Alyeska Resort in June 2008
|Nearest city||Anchorage - 27 mi (43 km)|
|Vertical||2,500 ft (760 m) lift served;
3,200 ft (975 m) total
|Top elevation||2,750 ft (840 m) lift served;
3,939 ft (1,200 m) (summit)
|Base elevation||250 ft (80 m)|
|Skiable area||1,400 acres (5.7 km2)|
- 11% easiest
- 52% more difficult
- 37% most difficult
|Lift system||9 total
- 1 tram
- 2 high-speed quad chairs
- 2 quad chairs (fixed-grip)
- 2 double chairs (fixed-grip)
- 2 magic carpets
|Lift capacity||10,335 per hour|
|Snowfall||650 in (1,650 cm) - top
512 in (1,300 cm) - mid
208 in (530 cm) - base
|Snowmaking||113 acres (0.46 km2)|
|Night skiing||Thu–Sat (4–9 pm)
nightly (late Dec to early Jan)
Alyeska Resort is a ski resort in Girdwood, Alaska, approximately 27 miles (44 km) from the city of Anchorage. Mount Alyeska is part of the Chugach mountain range and the Alyeska Resort is the largest ski area in the state.
Facilities and terrain
The Alyeska Ski Corporation was founded in 1954, and the first chairlift and day lodge were opened in 1959. The Roundhouse ski lodge and ski patrol station at the top of the mountain began construction in 1960. Still standing, it was listed on the National Register of Historic Places in 2003, and now houses a museum to local ski history.
Currently, Alyeska has six (6) chairlifts, one (1) high-speed tram, and two Magic Carpets. Of the 6 chairlifts, one is co-owned by Alyeska and the Tanaka Foundation (Chair 5). Chairs 6 and 4 are high-speed detachable quads, while Chairs 7 and 3 are normal quads. Chair 4 was updated to a high speed quad in 2012. Chair 1 is the oldest chair lift on the mountain, and leads up to the Roundhouse and Upper Tram Terminal. It also houses a "midway" loading station in the center of the lift.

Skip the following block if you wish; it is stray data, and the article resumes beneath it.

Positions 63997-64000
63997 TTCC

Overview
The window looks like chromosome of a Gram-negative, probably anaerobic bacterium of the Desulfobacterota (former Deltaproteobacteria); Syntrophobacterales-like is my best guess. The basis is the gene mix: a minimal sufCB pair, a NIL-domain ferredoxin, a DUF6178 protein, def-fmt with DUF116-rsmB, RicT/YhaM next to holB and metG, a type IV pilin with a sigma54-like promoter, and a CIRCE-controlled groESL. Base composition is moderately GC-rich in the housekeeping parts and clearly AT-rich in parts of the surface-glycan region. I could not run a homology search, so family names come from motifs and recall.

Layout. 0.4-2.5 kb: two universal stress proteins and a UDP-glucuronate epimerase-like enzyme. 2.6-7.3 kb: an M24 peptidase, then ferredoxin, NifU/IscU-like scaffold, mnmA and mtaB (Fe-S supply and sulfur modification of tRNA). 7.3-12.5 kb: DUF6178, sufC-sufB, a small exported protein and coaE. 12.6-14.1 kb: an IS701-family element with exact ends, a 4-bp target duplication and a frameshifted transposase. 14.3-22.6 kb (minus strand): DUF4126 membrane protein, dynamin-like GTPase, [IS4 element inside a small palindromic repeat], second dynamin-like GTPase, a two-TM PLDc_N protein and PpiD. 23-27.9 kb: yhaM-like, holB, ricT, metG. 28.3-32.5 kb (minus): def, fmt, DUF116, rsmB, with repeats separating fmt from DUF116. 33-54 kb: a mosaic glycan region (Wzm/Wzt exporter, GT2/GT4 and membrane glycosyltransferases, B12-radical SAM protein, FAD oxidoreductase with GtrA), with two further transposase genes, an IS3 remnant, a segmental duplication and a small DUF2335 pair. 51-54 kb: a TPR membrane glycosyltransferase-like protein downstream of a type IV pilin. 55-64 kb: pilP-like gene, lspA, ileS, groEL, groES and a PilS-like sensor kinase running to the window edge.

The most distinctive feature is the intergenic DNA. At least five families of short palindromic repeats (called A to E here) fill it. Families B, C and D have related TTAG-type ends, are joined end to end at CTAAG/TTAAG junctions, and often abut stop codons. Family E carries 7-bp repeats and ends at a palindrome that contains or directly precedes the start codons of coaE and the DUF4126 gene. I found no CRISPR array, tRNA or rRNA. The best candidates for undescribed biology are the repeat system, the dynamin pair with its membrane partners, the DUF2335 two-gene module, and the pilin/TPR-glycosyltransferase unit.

Chair 4 ends halfway up the mountain. Chair 1 and the tram end three-quarters of the way up the mountain. The interconnected buildings contain the Roundhouse (patrol quarters), and a much newer facility housing the upper tram terminal, a quick-service cafeteria, and the Seven Glaciers 4-star restaurant and bar. At the base of the tram is the modern 300-room Hotel Alyeska.
Chair 6 goes to the highest lift served point on the mountain at 2,750 feet (840 m). Several areas above Chair 6 are occasionally opened, but require hiking to access. Plans to build a new chair lift higher up the mountain have been announced.
Mount Alyeska is a fairly challenging mountain, and has a much higher percentage of advanced and expert runs, as compared to most other mountains in North America. It has a small section for the novice, but the rest of the mountain is almost entirely for the intermediate and the advanced skiers.
- North: 35%
- West: 40%
- East: 0%
- South: 25%
Alyeska hosted World Cup giant slalom ski races in 1973 for both men and women. Alyeska first hosted the U.S. Alpine Championships in 1963; the championships returned in 1981, 2004, 2007, and 2009.
Alyeska was bought in December 2006 by John Byrne III, who says he plans to make many new improvements to the resort, concentrating on people who come to ski for the day. Some of the improvements were, installing rfid gates at all of the lifts, taking the bubbles off of chair 6, because they were vandalized, repainting the tram, and building the only superpipe in Alaska.
- Best Ski Resorts, ZRankings. "ZRankings Topographical Survey, Alyeska". ZRankings. ZRankings. Retrieved 6 November 2015.
- Terrell, Roy (April 15, 1963). "Cool skiing in sun-baked Alaska". Sports Illustrated. p. 54.
- "Alyeska to host U.S. Alpine Championships in 2009". Ski Racing.com. July 7, 2008. Retrieved December 28, 2012.